received his BA in History from the College of William & Mary in Virginia in 2003, and his MA and PhD from Brown University in Rhode Island in 2004 and 2016. His exploits in Revolutionary War Living History began with a chance encounter at Colonial Williamsburg’s Under the Redcoat event in 2000.

Over the subsequent years, he has traveled throughout the United States and Great Britain researching the eighteenth-century British Army and used the results of those labor to improve living history interpretations. The beginning of this journey in 2001 marked the start of the current recreated 17th Infantry.

“Sprang interlinked:” The Construction of Eighteenth-Century British Army Sashes

This week we are thrilled to welcome Suzannah Emerson from Old Fort Niagara, who kicks off a new element in our continuing blog adventure: interviews. From time to time, we’ll be posting the results of questions asked remotely via email or in person to shed light on interesting things happening in the larger living history community. In today’s installment, Suzannah explains her recent research and experiments into spranging, opening a window into eighteenth-century fibre arts.

Will Tatum


Thanks for taking on this interview request, Suzannah. For starters, we hear people saying that sprang is the proper method for constructing officers and sergeants sashes during the eighteenth century, at least for the British Army. So what is sprang anyway?

Sprang has a fascinating history! Peter Collingwood’s The Techniques of Sprang (the bible on sprang construction) states it can be dated back as far as the early Danish Bronze age (1700-500BC). Several sprang clothing items were found on the numerous “bog people” who pop up in Northern European countries.

Okay, now mentally prepare yourself for some jargon! Let’s start simply, think of a 3- strand braid; there are only 3 pieces of yarn/hair/whatever (a warp), and there are no new perpendicular pieces (a weft) added to the warp like you see in a weave. Now think of sprang as a very fancy braiding process, one uses his or her fingers to manipulate a series of strands in a particular pattern to form a piece of cloth. Like the braid, there is no weft, only a warp. If you are familiar with some of the wonderful oblique finger-woven products used by Native American reenactors, these are made by a process closely related to sprang.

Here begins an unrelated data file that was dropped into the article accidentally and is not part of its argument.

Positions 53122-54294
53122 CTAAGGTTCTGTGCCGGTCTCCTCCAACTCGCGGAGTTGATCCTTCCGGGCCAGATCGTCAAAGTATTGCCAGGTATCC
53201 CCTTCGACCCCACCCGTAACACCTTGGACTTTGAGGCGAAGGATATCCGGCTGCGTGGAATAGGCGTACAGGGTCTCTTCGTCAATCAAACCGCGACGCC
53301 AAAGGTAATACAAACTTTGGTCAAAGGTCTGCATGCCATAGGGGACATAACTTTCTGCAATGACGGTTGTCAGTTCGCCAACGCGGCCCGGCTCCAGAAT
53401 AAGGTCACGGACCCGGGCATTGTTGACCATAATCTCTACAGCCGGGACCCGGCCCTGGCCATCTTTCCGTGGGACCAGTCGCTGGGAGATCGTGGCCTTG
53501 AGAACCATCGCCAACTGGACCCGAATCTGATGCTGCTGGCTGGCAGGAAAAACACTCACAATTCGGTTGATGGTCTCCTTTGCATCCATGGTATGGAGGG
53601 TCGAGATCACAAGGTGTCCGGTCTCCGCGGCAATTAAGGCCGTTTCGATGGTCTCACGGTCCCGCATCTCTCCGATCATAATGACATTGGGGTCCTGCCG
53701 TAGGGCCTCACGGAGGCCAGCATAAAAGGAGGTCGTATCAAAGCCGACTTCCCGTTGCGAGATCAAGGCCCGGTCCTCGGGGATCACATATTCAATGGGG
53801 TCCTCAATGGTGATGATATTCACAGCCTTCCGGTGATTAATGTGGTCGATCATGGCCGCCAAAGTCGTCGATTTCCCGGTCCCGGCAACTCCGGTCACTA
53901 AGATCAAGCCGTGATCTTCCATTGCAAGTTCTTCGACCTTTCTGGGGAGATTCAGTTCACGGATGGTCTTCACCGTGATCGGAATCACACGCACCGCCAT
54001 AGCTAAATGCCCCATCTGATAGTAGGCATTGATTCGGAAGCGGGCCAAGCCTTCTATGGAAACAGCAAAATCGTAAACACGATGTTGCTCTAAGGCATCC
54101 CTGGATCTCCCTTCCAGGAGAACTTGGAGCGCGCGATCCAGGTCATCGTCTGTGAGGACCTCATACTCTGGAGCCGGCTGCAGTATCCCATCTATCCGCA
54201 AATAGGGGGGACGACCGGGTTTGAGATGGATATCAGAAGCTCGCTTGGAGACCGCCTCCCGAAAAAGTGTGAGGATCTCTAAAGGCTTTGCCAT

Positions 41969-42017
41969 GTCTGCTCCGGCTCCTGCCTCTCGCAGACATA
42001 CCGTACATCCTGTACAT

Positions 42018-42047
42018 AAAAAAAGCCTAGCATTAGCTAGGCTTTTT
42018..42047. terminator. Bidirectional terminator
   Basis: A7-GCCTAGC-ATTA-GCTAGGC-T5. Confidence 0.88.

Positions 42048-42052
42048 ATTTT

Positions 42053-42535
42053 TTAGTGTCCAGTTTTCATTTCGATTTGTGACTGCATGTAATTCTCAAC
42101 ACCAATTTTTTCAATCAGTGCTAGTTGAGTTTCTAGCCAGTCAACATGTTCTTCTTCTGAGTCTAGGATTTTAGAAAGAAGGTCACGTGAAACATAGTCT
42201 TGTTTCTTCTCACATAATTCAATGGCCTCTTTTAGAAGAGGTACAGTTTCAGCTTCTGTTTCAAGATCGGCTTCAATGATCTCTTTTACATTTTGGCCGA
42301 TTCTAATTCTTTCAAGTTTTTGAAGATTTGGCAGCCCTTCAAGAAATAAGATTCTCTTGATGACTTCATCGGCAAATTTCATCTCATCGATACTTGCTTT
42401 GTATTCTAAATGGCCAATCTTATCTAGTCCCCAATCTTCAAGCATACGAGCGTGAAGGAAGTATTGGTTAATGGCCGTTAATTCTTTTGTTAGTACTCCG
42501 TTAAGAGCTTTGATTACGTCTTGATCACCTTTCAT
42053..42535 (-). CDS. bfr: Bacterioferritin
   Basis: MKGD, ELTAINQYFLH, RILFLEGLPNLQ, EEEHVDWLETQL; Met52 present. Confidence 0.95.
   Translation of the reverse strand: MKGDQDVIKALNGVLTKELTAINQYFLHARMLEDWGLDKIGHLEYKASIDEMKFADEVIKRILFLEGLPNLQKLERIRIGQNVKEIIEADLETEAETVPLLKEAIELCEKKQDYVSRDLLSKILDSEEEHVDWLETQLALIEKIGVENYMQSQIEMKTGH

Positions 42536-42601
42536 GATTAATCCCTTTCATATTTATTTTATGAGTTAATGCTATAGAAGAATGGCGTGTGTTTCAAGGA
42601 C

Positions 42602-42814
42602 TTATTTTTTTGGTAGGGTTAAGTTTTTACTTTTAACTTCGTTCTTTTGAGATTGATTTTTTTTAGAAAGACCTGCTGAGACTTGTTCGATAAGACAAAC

From The Techniques of Sprang, pg. 31 the structure of sprang (a) and oblique
finger-weaving (b)


Many people seem to confuse sprang with crocheting. Let’s get this straight right now people; Crochet was not around in the 18th century! The structure of sprang produces a very stretchy fabric. Ye olde spandex anyone? The technically correct term is not “sprang woven” but “sprang interlinked.” The structure of a chain linked fence looks very similar to sprang! It is this interlinking, that makes the stretch possible.


This royal blue striped sergeant sash shows off the stretch and structure of the


Up until the early 21st century, I had never seen a sprang sash for sale. Now we have a lady in Canada making them, and they seem to cost an arm and a leg. Does that have something to do with the difficulty of “spranging,” if that is the proper term? What kind of set-up is required to making sprang items?

Like many hand-made and finger-woven items, the cost is probably 95% labor. Manipulating over 150 strands to make 8-10ft. of sash takes a good deal of time, and one’s fingers can only move so quickly. There is one beauty to sprang that other  fingerweaving processes are not capable of implementing. With the correct setup, with one row of strand manipulation one can achieve two rows of textile. Yes folks, that is sprang one get one free.

Let’s go back to the braid example, if you have ever braided before, you might have noticed that the free ends of the braid can get tangled at the bottom. This tangle is actually the mirror image of the braid you are trying to produce. If your braid were secured at both ends while you were working it, you would find that the work meets in the middle. Sprang production often takes advantage of this two for one deal. If this were not the case, I don’t know if I would have the patience to complete an entire sash. There is one problem with this deal, one side of a sprang project is the mirror image of the other. Therefore, if a mistake is made it shows up twice on the sash. If there is a mirror image structure in a “finger-woven” type item, this is one way to identify sprang. There are three options when setting up (i.e warping) a sprang project, two of which allow for one row manipulation for two construction. The braiding example from earlier is using a “figure-8 warp.” The setup I use for sashes is called a “circular warp,” the advantage here is that I only need a “loom” a little over half the height of my desired project length. This comes in handy when my formidable 5’1” self is trying to make a 10 foot sash.